Religious orientation, low self-control, and deviance: Muslims, Catholics, Eastern Orthodox-, and " Bible Belt" Christians

Rudi Klanjšek, Alexander T. Vazsonyi, Elizabeth Trejos-Castillo

Research output: Contribution to journalArticlepeer-review

31 Scopus citations


Using adolescent samples from four cultures, the current study tested whether effects by religiosity on deviance varied by the nature of religiosity (intrinsic versus extrinsic) and by the cultural context (Bosnia & Herzegovina, Serbia, Slovenia, and the U.S.). Results indicated: a) that not every type of religiosity has a buffering effect on deviance - if one's religiousness is predominately instrumental (i.e. extrinsic), then its inhibiting effect is weak or does not exist; b) that the effect of intrinsic religiosity seemed more pronounced in the two surroundings that expressed the highest mean religiosity (U.S., Bosnia & Herzegovina) although results from follow-up analysis (. Z-tests) largely supported a cultural invariance hypothesis. In addition, the intrinsic religiosity-deviance link was moderated by low self-control in each sample, except the Slovenian one. Finally, results indicated that low self-control only partially mediated the religiosity-deviance link.

Original languageEnglish
Pages (from-to)671-682
Number of pages12
JournalJournal of Adolescence
Issue number3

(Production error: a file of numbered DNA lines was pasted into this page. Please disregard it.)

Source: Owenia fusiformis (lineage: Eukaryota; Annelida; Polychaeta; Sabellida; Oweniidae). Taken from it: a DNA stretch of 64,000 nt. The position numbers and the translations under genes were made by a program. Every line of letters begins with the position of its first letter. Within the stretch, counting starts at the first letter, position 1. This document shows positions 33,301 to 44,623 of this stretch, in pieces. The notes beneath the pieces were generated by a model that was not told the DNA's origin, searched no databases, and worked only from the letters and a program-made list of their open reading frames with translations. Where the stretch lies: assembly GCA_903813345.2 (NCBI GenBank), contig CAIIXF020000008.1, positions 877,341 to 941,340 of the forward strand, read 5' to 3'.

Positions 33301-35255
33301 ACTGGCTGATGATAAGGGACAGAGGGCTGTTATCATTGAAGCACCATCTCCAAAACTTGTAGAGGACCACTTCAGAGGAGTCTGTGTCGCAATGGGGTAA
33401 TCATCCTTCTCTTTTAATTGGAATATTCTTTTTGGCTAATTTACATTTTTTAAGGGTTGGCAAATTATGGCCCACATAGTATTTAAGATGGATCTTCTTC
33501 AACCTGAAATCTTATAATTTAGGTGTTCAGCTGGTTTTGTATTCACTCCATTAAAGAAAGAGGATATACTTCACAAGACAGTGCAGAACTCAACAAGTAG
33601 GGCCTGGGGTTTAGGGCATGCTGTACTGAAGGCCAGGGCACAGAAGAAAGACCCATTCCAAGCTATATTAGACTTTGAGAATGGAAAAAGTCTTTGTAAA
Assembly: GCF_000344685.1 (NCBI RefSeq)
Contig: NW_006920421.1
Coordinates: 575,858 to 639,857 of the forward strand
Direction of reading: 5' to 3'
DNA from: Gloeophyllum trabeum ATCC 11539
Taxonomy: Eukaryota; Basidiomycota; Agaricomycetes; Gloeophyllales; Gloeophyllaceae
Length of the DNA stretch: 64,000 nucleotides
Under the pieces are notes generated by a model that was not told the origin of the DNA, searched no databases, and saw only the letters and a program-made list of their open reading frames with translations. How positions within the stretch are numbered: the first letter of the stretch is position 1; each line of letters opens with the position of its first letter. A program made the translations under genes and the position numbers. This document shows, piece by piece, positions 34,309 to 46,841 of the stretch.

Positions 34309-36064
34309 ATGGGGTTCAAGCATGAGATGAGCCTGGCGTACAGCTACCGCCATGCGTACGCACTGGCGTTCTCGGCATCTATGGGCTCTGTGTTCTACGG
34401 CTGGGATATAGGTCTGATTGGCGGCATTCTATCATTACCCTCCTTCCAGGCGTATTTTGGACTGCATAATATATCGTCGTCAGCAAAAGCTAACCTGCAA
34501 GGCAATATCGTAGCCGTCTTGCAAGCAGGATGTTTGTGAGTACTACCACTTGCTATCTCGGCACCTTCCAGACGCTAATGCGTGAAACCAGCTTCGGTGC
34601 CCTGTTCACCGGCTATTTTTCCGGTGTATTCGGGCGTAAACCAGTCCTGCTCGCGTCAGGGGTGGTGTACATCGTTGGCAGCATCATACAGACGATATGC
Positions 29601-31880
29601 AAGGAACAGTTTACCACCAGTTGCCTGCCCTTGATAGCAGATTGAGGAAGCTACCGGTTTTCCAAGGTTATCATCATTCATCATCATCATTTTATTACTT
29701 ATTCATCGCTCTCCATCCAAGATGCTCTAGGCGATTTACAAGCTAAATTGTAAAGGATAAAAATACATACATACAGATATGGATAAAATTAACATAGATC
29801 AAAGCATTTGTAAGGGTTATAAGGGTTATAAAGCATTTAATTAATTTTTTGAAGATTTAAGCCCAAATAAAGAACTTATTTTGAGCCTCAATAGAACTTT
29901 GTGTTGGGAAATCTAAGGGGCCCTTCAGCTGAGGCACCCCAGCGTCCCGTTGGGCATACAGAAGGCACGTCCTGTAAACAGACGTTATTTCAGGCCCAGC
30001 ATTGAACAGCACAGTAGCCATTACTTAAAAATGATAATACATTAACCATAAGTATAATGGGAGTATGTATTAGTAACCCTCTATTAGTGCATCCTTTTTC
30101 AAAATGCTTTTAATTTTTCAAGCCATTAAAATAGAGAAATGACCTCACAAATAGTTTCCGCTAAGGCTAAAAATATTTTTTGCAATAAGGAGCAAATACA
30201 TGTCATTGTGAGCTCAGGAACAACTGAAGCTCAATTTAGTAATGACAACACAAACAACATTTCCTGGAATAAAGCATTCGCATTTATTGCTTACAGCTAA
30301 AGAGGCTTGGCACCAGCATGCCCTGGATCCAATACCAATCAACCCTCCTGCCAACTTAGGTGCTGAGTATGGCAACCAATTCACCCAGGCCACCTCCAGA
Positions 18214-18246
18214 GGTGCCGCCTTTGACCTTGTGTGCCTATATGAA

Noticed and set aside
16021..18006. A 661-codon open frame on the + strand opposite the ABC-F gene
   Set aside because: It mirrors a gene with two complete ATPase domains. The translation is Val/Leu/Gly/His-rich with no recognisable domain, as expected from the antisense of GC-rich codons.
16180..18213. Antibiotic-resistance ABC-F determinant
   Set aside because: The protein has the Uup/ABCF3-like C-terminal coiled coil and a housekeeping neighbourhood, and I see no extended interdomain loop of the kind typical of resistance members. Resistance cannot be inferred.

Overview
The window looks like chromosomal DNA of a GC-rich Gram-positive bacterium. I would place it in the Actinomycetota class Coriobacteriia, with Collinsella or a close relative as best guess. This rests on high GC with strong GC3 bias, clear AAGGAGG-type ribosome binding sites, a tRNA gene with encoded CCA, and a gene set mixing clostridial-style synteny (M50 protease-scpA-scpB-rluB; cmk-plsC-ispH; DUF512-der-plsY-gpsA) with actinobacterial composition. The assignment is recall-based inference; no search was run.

StatePublished - Jun 2012

Bibliographical note

Funding Information:
&; Findings from this study were presented at Biennial Meetings of the Society for research on Adolescence (Chicago, IL., March 6–9, 2008). Please address correspondence to Rudi Klanjšek, University of Maribor, Department of Sociology, Koroška cesta 160, 2000 Maribor, Slovenia, EU ( ) OR Alexander T. Vazsonyi, University of Kentucky, Department of Family Sciences, 316 Funkhouser Building, Lexington, KY 40506, USA ( ). This work was supported by the Slovenian Ministry of Science and Higher Education [ J5-6646/3311_04_8256646 ].


  • Cross-cultural
  • Cross-national
  • Delinquency
  • Problem behaviors
  • Religion

ASJC Scopus subject areas

  • Pediatrics, Perinatology, and Child Health
  • Social Psychology
  • Developmental and Educational Psychology
  • Psychiatry and Mental health


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